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Riverdale Recap: Chapter Thirty-Eight: “As Above, So Below”

Riverdale -- "Chapter Thirty-Eight: As Above, So Below" -- Image Number: RVD303b_0035bc.jpg -- Pictured (L-R): Charles Melton as Reggie and Camila Mendes as Veronica -- Photo: Robert Falconer/The CW -- © 2018 The CW Network, LLC. All rights reserved.

Okay, Riverdale, we have a problem. Riverdale is missing its identity. I get the distinct feeling it just does not have any idea what kind of show it is. It desperately wants to take from its predecessors Beverly Hills 90210, One Tree Hill, Gossip Girl, etc., but also wants to be different, and what happens is this weird fusion of True Detective meets American Horror Story meets The Sopranos, and this week, Fight Club.  Season 1 borrowed heavily from Twin Peaks and it felt more like a grimmer Veronica Mars; the kids were kids but they were engrossed in this murder mystery and transformed into a Ryan Murphy-esque version of the Scooby Gang. It was not as ominous as Twin Peaks, but not as light as Veronica Mars, and it worked so well within the context of 12 episodes.

Season 2’s arrival in the vein of “bigger means better”, more episodes meant more time for out of the ordinary tales. It’s not so much that The Black Hood tale didn’t pan out as well as expected, it was the introduction of the other elements; Hiram Lodge coming to town and Archie becoming a Mobster and Jughead immersing himself in gang culture and participating in a drug-fueled gang war. This is a season that had Alice Cooper enlist the help of her daughter to hide a dead body and turned Veronica and Archie into the most un-rootable characters in existence. Perhaps, bigger is not always better and when you bog the narrative down in excess, the story suffers, the characters suffer, and the audience is left confused.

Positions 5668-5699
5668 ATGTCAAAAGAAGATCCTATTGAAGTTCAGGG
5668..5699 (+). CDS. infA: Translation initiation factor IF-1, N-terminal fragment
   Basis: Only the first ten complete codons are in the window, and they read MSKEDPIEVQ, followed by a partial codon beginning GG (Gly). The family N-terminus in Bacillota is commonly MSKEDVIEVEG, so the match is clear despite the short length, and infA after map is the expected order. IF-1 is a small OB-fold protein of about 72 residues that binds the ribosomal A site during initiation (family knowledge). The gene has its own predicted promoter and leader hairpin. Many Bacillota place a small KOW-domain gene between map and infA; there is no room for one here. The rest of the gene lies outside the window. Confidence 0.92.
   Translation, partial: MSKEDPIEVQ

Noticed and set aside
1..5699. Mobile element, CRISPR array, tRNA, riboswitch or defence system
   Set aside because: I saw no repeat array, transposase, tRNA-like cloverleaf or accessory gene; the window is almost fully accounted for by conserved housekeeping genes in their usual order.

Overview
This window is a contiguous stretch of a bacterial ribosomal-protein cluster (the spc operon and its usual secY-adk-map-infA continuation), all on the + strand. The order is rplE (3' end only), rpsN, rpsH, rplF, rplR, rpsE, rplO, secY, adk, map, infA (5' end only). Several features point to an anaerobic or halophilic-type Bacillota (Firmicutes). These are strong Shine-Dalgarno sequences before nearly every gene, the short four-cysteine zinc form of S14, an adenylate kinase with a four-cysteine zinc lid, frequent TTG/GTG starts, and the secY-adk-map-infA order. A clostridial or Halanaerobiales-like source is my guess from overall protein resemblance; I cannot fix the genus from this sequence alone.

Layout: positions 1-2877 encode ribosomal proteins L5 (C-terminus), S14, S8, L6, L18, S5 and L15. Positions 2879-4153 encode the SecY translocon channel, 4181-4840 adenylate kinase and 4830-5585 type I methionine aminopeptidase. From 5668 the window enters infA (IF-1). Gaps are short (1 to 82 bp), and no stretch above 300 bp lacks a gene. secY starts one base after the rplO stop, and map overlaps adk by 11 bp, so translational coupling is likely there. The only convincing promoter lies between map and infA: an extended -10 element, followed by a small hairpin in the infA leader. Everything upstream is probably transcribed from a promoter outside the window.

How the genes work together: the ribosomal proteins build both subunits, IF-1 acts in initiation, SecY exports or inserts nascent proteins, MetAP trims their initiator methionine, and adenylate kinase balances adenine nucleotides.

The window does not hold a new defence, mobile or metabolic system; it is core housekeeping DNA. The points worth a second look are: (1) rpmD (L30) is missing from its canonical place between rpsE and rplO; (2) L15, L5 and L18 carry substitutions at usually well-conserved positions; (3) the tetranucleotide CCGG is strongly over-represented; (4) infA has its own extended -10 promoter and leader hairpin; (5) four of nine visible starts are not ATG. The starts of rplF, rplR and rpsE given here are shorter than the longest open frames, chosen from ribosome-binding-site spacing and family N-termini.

With television, we always have suspension of belief, even on a procedural show. There are things that happen in entertainment that while life like, are almost always an exaggerated version. So yes, it’s perfectly fine to believe that the stars of our show, even though they are teenagers, are the ones who solve the murder mystery better than the police. Yes, it’s perfectly fine to believe Cheryl burning down her house and suffering no consequences is a thing. Yes, it’s perfectly fine to believe a young girl would get murdered during the school musical. And it’s perfectly fine to believe that a secret being kept by parents is now affecting their children.

Photo: Episode Screencap